Tuesday, July 6, 2021

Movies is Good: Criterion, Criterion, Criterion

 by JB

Come with me now, as a man old enough to have collected shiny Criterion laser discs talks you through that top dog on that top rung of that ladder we call the top banana: this year’s Barnes & Noble Criterion sale-a-bration and ether frolic.

Yes, you read that right. When I was but a lad, I was dissatisfied with the VHS format. (My colleague at the time, Chuck, used to call it “Fuzzy-vision.”) I turned to the enormous spinning platter of silver for better picture, better sound, and the then-new wonder of BONUS FEATURES. Alas, laser discs were expensive (even by today’s standards) and one of the first things that the cheaper DVD format did was to kill laser disc as a format dead dead dead. Like, “as a doornail” dead. Thankfully, the fine folks at Criterion moved into DVDs and later Blu-ray discs. I think we can all agree that, although we love the archival releases of boutique labels like Shout Factory, Vinegar Syndrome, Arrow Video, Indicator Films, Severin, and Kino-Lorber, the Criterion Collection remains the king* of this particular hill. King* Disc!

And lo! It came to pass that the Movie God did smile upon film fanatics who were not in possession of trust funds or mattresses stuffed with hundred-dollar bills or even decent, well-paying jobs, and the Movie God, in his** greatness and beneficence, did declare a twice-yearly Criterion sale. Sure, if the title in question was delicious*** enough, a simple pilgrim could pay full price, but if said pilgrim were in possession of just a modicum of patience, a local Barnes & Noble taberna libraria, and twenty bucks, yea, the sacred disc in question could be HIS** as early as July or November!

Could one reason the Barnes & Noble Criterion sale is getting so much attention on the Internet machine this summer be that it somehow signals that the world is returning to normal after its COVID adventure? Is the world returning to normal? Will the world ever return to normal? Was there a B&N Criterion sale last year? WAS there a last year? Aunty Em? Aunty Em?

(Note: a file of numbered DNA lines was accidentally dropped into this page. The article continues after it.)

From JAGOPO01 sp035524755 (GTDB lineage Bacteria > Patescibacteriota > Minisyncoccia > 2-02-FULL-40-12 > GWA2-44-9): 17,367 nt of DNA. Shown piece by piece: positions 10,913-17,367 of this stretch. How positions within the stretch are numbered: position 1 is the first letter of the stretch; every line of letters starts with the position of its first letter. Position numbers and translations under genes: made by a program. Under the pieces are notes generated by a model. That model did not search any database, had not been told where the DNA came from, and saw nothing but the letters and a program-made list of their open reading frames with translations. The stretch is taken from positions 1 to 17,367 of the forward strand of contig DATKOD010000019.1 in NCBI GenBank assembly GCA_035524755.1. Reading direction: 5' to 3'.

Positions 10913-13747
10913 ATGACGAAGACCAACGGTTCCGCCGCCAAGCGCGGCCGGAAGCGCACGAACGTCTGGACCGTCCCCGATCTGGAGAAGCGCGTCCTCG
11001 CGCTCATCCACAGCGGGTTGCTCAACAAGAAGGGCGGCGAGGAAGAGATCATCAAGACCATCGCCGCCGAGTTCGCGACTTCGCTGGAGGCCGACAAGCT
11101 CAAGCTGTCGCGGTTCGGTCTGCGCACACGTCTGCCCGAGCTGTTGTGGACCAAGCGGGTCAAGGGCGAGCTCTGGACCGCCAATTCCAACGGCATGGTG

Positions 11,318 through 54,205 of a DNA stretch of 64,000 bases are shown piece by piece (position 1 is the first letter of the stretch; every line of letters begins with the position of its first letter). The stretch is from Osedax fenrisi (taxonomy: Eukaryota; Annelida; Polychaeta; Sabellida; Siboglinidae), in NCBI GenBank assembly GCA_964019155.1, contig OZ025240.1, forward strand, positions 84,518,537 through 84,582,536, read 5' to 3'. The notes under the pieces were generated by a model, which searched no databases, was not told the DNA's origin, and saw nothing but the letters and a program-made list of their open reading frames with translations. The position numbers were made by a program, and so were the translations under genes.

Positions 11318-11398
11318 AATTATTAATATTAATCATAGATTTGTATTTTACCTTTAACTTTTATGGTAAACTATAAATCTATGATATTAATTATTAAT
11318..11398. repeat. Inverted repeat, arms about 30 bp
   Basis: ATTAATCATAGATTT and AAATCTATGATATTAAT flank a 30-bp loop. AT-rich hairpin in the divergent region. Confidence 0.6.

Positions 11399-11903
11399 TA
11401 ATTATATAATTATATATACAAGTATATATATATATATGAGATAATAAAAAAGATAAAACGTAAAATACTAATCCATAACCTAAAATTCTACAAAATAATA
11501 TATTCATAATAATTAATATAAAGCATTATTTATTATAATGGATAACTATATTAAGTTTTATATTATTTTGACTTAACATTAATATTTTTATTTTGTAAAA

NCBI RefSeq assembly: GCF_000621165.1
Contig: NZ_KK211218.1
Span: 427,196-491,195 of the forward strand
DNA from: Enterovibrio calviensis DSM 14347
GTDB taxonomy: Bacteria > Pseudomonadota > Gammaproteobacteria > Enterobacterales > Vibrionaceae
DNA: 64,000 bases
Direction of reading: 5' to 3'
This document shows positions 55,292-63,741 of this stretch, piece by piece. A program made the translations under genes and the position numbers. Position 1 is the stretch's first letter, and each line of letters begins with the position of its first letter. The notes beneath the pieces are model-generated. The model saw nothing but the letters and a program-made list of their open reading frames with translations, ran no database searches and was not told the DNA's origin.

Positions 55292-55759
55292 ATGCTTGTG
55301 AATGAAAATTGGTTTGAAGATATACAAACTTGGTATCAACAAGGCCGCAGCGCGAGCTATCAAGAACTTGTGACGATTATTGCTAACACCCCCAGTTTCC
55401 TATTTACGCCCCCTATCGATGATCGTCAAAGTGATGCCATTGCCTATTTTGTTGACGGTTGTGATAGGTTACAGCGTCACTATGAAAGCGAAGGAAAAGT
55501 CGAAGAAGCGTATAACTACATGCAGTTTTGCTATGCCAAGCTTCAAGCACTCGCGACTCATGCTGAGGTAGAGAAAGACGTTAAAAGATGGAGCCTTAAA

Obviously, every Criterion disc is great; their quality standards for both content and presentation are quite high. You could do worse than to just pick five random discs for a blind buy this summer. (SATAN: “DO IT!”) But if you ask me (Hey, you’re the one who clicked “Read More.”) the following are the ones to pick up now. Consider it an investment in happiness. When you finally win the lottery, you can buy every single Criterion disc, from Chimpan-A to Chimpanzee.
Criterion is releasing Bringing Up Baby today. This one’s an essential screwball comedy; one of Howard Hawks’s best films; and the one where Cary Grant dons a ladies’ marabou-ed dressing gown, leaps in the air, and responds to C. Aubrey Smith’s questions about his wardrobe with “I just went gay all of a sudden!”

When I was taking my first college film classes at the University of Illinois, a confluence of circumstances converged to render this film unwatchable by me. Female star Katherine Hepburn has a very high voice. The screening facilities in the basement of the undergraduate library left something to be desired. The university’s print was not in the best of shape. The projectionist may have futzed with the volume or fiddled with the treble… but I could not listen to Katherine Hepburn’s voice. It made me physically uncomfortable, made the hair stand up on the back of my neck. For years, I could not get past this. It held up my appreciation for this great film for a decade or more.